Give the Yankees credit for their strong push for Gerrit Cole and Stephen Strasburg this week, despite the likelihood that neither will end up in New York. A large swath of Yankees fans have turned against Hal Steinbrenner, somehow deciding he's a cheapskate, but the club's face-to-face meetings with both mega free agents say otherwise. The Yankees are all-in; there's no reason to think they're bluffing.
Why else would general manager Brian Cashman have flown to the West Coast and back in two days if he wasn't sincere about selling the Yankees' brand? He pitched all the accessories that come with baseball in the Bronx—big-market energy, the American League's top-drawing team, defending AL East champs, no losing seasons since 1992 and the current core that's increased its win total three straight years, topping out at 103 in 2019.
Those are sweet-sounding perks, but what really matters to Cole and Strasburg—both Scott Boras clients—is how much Steinbrenner, the principal owner, is willing to pay. According to those familiar with the talks, no dollar amount was discussed by either side. It's too early for that. But the Yankees wanted to let both pitchers know the summit wasn't gratuitous.
The Yankees need to change the narrative, to upgrade from contenders to finishers. To do that they need Cole or Strasburg in a way that's larger than the sum of their existing parts. Because the roster is already good. Heck, it's great. But it's time for Steinbrenner to make a serious splash and, just as significantly, convince the ticket buyers that 2020 will be the year the barrier is finally crossed.
The Steinbrenner family is willing to pay whatever it takes, although that's a dangerous promise to make to Boras in any negotiation, let alone to the two most sought-after pitchers in the game.
Remember, Zack Wheeler, who has no postseason track record, just pulled down $118 million in a five-year deal with the Phillies. The windfall will be exponential for Boras, who can use the Yankees' interest to drive up the price for the Nationals, who are believed to have the inside track on Strasburg, and the West Coast teams, who offer Cole the opportunity to return to his Southern California roots.
It's entirely possible that the Yankees will whiff, despite being willing to offer Cole a "record-setting deal," as ESPN's Jeff Passan is reporting. In that case, they'll almost certainly turn their attention to Madison Bumgarner. It'll be a much smaller deal, but make no mistake, the former Giants lefty has enough October cred to be a difference-maker to the Yankees, even if he's in his late prime/early decline phase.
Bumgarner is leaving San Francisco on a down note—the Giants finished 29 games behind the Dodgers in the NL West and 12 games out of the wild-card race, which means the Yankees' sales pitch will likely have greater traction for Bumgarner. He'd very much like to return to the playoffs. That's where he's done his best work over an 11-year career. That's his legacy: World Series beast.
Trouble is, the Yankees haven't won a pennant since 2009, and the drought has created an alternative narrative among some (many?) elements of the fanbase. They dismiss the $204 million payroll and instead focus on what Steinbrenner and Cashman haven't spent on: the kind of ace they're only now pursuing. Cashman didn't help matters in his post-playoffs press conference, coolly telling reporters he didn't regard the 2019 season as a failure despite the heartbreaking loss to the Astros in Game 6 of the ALCS.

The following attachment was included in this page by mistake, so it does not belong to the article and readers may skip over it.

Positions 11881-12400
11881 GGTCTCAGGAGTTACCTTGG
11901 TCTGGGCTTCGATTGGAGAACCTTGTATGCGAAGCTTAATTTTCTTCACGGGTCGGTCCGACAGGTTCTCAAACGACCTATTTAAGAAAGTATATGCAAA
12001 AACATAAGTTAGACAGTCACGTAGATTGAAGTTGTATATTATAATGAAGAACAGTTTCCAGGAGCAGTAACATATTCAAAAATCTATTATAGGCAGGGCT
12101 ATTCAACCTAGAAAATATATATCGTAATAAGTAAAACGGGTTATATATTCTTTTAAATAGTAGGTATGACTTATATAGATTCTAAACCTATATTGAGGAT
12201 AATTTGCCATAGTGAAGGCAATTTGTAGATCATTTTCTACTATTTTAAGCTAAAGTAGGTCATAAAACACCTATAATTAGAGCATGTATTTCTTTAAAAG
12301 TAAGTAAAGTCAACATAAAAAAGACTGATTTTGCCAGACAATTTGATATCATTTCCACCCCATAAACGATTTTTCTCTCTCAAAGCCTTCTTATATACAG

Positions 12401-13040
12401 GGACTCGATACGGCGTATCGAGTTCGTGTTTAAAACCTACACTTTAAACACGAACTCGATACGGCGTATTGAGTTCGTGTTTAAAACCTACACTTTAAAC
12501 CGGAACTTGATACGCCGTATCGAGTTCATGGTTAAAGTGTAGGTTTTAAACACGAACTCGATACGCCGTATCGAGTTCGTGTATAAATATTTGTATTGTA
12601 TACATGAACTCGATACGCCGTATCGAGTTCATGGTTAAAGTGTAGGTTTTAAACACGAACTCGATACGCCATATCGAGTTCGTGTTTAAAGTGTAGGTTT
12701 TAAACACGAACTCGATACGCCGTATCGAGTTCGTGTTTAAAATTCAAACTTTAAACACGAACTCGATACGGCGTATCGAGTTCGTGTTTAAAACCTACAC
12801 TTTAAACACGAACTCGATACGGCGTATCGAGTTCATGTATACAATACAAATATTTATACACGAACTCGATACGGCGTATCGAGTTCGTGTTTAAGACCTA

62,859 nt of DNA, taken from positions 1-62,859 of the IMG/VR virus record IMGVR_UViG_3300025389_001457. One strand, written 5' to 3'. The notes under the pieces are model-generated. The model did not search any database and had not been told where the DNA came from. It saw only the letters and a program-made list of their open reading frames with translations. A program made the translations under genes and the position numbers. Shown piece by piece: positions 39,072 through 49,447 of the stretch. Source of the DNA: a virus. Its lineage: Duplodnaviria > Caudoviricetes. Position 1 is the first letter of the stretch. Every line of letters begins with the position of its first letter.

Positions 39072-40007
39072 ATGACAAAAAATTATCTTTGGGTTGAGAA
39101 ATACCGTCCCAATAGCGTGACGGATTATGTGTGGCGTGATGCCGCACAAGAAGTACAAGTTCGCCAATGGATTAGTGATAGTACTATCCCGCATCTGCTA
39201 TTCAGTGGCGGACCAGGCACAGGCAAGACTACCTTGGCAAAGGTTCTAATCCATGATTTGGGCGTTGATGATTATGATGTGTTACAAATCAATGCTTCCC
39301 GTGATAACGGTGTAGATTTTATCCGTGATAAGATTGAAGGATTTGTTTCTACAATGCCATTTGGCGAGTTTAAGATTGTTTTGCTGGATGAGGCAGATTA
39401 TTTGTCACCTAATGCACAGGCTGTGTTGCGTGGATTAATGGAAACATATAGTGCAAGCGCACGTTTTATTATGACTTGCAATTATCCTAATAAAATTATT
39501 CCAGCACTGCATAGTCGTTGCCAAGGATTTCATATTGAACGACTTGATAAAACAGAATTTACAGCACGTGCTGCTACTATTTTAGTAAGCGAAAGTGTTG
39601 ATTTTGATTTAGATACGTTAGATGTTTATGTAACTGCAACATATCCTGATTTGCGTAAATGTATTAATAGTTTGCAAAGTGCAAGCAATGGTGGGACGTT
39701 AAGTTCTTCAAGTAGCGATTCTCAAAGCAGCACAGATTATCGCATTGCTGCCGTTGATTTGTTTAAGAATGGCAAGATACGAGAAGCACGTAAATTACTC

He was technically right. The Yankees are a smart, well-run organization that spends money wisely. They've turned into perennial contenders without ever having to rebuild. Unlike the Red Sox, who finished last in the East in 2014 and '15 before winning a championship in 2018, the Yankees have never needed to bottom out.
But that argument sounds less compelling today than it did three years ago when the Yankees started their minisurge. For the first time since 2016, it feels like the club has stalled. Aaron Judge said as much in the clubhouse after the season-ending loss to the Astros.
"No matter how many games we won, or whatever else we did, this season is a failure," he muttered. "We'll be thinking about this for a while. I'll be thinking about it all offseason. Every single day."
For all their triumphs, the Yankees need a championship in 2020 to validate their progress. Otherwise, the "brand" that Cashman is selling will morph into the modern-day version of the Braves, who made it to the NLCS eight years in a row in the '90s with only one World Series conquest to show for it in 1995.
Ironically, the Yankees are doing plenty under the radar. They spend more on analytics and player development than any team in the majors. One club executive put it bluntly, saying, "Pretty much whatever we need, Hal almost always says 'yes.'"
Even the salaries the Yankees minor leaguers earn sets them apart. One American League official said: "The Yankees can pay their Triple-A guys $10,000 a month, which is significantly higher than what other teams pay. That's one reason why their system is so successful—because of their investment."
Another executive, addressing that same point, said: "The only team in the East that could've competed with the Yankees last year was their Triple-A club. And I'm actually not kidding."
One other point: Unlike the Astros, who are facing serious penalties from the commissioner's office for alleged sign-stealing dating back to 2017, the Yankees can say they've built an honest contender. "We Don't Cheat" might as well be the motto for 2020.
But this isn't the NCAA. Rob Manfred doesn't have the power to strip the Astros of their 2017 championship. The Yankees will have to live with falling short that year. And in 2018. And in 2019. It's finally starting to hurt.